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Lessons from a High School Student: Motivation + Perseverance = Success

Posted on by Dr. Francis Collins

Emily Ashkin Video

It may surprise you to learn that the poised young woman featured in this video was a sophomore in high school at the time the film was made. Today, Emily Ashkin is a high school senior with impressive laboratory experience and science awards to her name.  As it happens, she’s also introducing me when I deliver a keynote address at the Melanoma Research Alliance’s annual scientific meeting — today, here in Washington, D.C.

What struck me most when I heard Emily’s story was her fearlessness. When mentoring young students, helping some to believe in themselves can be a real challenge. Not Emily. She faces her challenges by seeking solutions, asking—as she does in the video—“Why can’t that be me?”

Cool Videos: HIV in Action

Posted on by Dr. Francis Collins

HIV Video

There aren’t too many molecular biologists who have spent a 3-month stint in Hollywood. But Janet Iwasa is not your average molecular biologist. After earning her PhD in 2006, she took a break from the lab to take a crash course in animation techniques at the Gnomon School of Visual Effects.

While her classmates produced lots of cool footage worthy of the silver screen, Iwasa wanted to learn how to depict in colorful 3D action, some of the complex molecular processes that are so difficult to convey using static 2D illustration. Among her creations is this 2-minute, rough-draft animation showing how the human immunodeficiency virus (HIV) recognizes and infects a type of immune cell known as a T cell.

Creative Minds: Tackling Chemotherapy Resistance

Posted on by Dr. Francis Collins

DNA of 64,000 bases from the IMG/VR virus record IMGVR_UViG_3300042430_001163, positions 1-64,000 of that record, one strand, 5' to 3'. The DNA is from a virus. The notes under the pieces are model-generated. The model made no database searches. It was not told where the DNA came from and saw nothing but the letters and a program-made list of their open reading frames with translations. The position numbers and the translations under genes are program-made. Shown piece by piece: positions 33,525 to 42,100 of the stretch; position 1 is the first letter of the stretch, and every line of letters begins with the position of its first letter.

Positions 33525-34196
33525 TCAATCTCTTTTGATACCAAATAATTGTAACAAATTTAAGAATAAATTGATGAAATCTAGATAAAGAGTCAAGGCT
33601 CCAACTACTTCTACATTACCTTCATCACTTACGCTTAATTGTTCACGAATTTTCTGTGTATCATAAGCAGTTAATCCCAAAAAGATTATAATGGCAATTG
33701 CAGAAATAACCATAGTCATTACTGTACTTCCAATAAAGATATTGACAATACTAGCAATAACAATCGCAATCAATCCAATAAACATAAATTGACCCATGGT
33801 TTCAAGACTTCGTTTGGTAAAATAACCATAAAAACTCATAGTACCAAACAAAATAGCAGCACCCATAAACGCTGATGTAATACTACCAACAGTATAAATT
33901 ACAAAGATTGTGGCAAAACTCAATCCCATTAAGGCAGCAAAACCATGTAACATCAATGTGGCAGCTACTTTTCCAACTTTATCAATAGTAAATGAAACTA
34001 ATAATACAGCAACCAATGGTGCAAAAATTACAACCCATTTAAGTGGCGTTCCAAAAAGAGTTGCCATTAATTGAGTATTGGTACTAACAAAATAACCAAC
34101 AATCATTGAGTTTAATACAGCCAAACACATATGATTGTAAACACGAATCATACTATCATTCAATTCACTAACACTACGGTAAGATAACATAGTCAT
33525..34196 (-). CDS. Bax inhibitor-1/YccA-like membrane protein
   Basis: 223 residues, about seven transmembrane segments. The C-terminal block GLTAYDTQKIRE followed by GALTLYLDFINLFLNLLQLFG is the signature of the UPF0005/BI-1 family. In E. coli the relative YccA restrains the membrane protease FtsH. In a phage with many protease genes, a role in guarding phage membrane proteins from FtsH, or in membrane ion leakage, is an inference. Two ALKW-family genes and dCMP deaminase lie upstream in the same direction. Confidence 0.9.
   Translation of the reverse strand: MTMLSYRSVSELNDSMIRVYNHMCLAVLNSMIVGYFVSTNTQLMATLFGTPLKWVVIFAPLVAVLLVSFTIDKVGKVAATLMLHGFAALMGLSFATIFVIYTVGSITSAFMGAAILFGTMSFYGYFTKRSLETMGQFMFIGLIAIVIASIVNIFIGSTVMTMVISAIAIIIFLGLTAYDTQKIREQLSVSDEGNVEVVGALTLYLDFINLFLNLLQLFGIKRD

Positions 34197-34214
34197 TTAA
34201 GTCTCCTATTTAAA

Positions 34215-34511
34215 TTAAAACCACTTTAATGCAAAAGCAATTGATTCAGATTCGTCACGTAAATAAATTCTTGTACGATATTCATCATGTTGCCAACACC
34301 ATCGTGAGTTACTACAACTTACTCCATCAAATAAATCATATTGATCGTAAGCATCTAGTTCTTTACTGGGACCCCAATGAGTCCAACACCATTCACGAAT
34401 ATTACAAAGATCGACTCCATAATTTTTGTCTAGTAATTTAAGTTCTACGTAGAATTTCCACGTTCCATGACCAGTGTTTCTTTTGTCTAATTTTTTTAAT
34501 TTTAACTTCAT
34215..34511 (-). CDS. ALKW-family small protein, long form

Aaron Meyer

Aaron Meyer

For many young scientists, nothing can equal the chance to have a lab of one’s own. Still, it often takes considerable time to get there. To help creative minds cut to the chase sooner, the NIH Director’s Early Independence Awards this year will enable 17 outstanding young researchers to skip post-doctoral training and begin running their own labs immediately.

Today, I’d like to tell you about one of these creative minds. His name is Aaron Meyer, a cell signaling expert at the Massachusetts Institute of Technology in Cambridge, and his research project will take aim at one the biggest challenges in cancer treatment: chemotherapy resistance.

Promoting Health, Science, and Public Trust through Laboratory Safety

Posted on by Drs. Francis Collins, Sally Rockey, Lawrence Tabak, and Amy Patterson

Biosafety in the labAs you may know from recent news reports, there have been lapses in safety practices at federal laboratories involving potentially lethal microbes such as avian flu (H5N1) and anthrax, including an incident involving discovery of 60-year old smallpox vials in an FDA laboratory building located on the National Institutes of Health (NIH) campus in Bethesda, MD. Such lapses, which undermine public confidence in biomedical research and could put people’s health at risk, remind us of the need for constant attention to biosafety standards.

Scientists can never become complacent in routine safety practices—one mistake could have serious repercussions. Consequently, we at NIH are taking remedial action and precautionary steps to improve our lab safety protocols and procedures, minimize the risk of recurrence, and increase timely reporting of potential problems.

Strengthening Clinical/Translational Research in the U.S.

Posted on by Dr. Francis Collins